Earlier this month, when a burst pipe spilled thousands of gallons of heavy oil into an Arkansas suburb, the message from the White House went something like: “Everybody chill, the EPA has it under control.” But reporters on the scene found the cleanup orchestrated by the same company, ExxonMobil, that allowed the spill, and heard only crickets when they asked the EPA about its involvement.
Turns out, on some of the nation’s most pressing environmental health issues, the EPA’s transparency record isn’t exactly crystal-clear.
So with a vote on President Obama’s new pick to head the EPA, Gina McCarthy, coming up as soon as next week, it perhaps isn’t a surprise that Congressional scrutiny of her nomination has centered more on the agency’s secret-keeping habits than on its environmental enforcement goals. At a hearing last Thursday before the Senate’s Environment and Public Works Committee, McCarthy got grilled on EPA’s transparency record by Republican members, led by Louisiana’s David Vitter. On Tuesday, the committee’s Republicans sent a memo demanding details on her plans to open up the agency’s inner workings.
But for all their zeal, Vitter and his GOP colleagues (including climate change denier-in-chief James Inhofe (R-Okla.)) might be barking up the wrong tree: A major thrust of their complaint against McCarthy, a feisty Bostonian currently overseeing EPA’s air quality division, hinges on the use of email aliases by top EPA officials and the possibility that they’ve used personal email accounts for official business, an issue currently under investigation by the EPA Inspector General.
Outgoing EPA administrator Lisa Jackson and Bush-era EPA head Christie Whitman both created official email addresses under fake names (Jackson’s was “Richard Windsor,” after a pet dog), apparently to circumvent a chronic deluge of spam. McCarthy says she doesn’t have an alias email and told the Senate committee she found only one instance of using her personal email for work—which didn’t stop Vitter, in the memo, from demanding a full audit of her personal emails.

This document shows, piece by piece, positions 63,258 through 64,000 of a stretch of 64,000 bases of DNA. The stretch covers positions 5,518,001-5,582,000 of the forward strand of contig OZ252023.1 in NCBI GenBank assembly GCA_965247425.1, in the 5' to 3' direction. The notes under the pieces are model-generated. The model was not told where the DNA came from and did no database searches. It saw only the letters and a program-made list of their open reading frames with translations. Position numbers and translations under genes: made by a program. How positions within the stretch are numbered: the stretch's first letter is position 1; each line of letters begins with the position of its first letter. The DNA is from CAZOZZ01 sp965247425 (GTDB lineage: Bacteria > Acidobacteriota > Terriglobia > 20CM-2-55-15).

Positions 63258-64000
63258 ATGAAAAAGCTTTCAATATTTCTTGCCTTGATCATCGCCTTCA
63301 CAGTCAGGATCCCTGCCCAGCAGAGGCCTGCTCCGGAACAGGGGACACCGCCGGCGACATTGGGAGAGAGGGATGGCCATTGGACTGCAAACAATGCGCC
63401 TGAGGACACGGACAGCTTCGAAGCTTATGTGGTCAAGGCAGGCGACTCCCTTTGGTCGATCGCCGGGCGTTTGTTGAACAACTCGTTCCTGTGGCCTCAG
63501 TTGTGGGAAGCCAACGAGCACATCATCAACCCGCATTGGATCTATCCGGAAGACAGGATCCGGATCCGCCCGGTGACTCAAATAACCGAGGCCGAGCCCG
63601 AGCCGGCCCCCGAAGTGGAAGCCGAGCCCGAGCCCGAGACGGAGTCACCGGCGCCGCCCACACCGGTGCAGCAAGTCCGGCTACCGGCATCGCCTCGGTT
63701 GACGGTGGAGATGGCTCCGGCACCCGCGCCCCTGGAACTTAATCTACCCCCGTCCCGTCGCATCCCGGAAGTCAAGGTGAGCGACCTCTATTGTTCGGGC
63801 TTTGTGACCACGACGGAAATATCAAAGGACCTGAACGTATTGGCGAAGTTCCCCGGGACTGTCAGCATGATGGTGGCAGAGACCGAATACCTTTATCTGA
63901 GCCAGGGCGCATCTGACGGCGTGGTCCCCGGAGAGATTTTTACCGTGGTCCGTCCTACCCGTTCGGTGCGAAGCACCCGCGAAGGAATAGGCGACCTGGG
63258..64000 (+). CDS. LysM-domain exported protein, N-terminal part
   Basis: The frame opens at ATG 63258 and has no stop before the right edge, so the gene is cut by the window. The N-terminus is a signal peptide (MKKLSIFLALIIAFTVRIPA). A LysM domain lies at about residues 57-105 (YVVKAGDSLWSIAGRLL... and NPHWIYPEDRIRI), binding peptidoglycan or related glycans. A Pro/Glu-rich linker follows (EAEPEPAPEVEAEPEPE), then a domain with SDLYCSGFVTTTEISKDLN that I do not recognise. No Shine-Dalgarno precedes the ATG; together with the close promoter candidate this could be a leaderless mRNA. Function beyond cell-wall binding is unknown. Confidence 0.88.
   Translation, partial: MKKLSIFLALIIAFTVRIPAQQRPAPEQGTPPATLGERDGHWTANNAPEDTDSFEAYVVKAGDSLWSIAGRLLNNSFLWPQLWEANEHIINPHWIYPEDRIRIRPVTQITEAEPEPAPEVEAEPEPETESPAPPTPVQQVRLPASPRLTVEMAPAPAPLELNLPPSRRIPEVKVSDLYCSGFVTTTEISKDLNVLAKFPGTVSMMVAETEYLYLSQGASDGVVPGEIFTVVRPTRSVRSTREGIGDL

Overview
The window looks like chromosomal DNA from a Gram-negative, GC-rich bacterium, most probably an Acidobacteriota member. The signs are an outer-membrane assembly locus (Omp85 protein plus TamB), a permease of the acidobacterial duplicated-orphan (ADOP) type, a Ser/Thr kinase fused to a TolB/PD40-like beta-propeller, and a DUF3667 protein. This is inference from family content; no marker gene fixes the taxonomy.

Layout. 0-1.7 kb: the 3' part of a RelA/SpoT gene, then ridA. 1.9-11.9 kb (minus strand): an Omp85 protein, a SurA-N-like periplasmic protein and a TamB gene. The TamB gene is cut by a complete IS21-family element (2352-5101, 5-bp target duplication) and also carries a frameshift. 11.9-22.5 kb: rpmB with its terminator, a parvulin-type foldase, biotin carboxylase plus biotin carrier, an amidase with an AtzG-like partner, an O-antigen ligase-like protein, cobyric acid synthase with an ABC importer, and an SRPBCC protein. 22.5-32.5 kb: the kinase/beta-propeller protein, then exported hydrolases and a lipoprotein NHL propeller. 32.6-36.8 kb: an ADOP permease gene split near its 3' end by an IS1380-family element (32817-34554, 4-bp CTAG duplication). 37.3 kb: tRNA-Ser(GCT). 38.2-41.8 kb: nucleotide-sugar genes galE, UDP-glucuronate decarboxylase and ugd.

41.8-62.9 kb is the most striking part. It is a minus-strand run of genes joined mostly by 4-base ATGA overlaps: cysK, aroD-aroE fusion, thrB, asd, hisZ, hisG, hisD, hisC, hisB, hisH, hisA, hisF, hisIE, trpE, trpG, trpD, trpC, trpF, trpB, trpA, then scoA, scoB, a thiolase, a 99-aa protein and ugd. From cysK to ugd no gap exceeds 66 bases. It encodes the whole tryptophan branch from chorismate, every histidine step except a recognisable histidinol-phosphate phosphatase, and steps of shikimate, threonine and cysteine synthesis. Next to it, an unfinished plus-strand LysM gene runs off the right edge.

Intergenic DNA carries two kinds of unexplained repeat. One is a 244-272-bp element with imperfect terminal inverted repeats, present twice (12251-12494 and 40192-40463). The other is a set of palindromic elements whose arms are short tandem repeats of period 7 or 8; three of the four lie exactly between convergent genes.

And while the use of unofficial email addresses beyond the reach of federal public records laws clearly raises the specter of important information being kept in the dark, few in the transparency or environmental journalism communities think it should be the focus of complaints about the agency’s openness.
“The concerns over fake emails are totally bogus,” says Joe Davis, a veteran environmental journalist and a member of the Society of Environmental Journalists’ freedom of information taskforce. “This wasn’t some made-up thing by Lisa Jackson to fool us all. They’re simply efforts to politically damage McCarthy and Lisa Jackson and EPA by people with an anti-regulatory agenda.”
Indeed, a review of a cache of “secret” emails from Jackson uncovered such pressing matters as whether “turducken” is a real thing (it is), and lyrics for a Santa-themed jingle about coal ash regulation.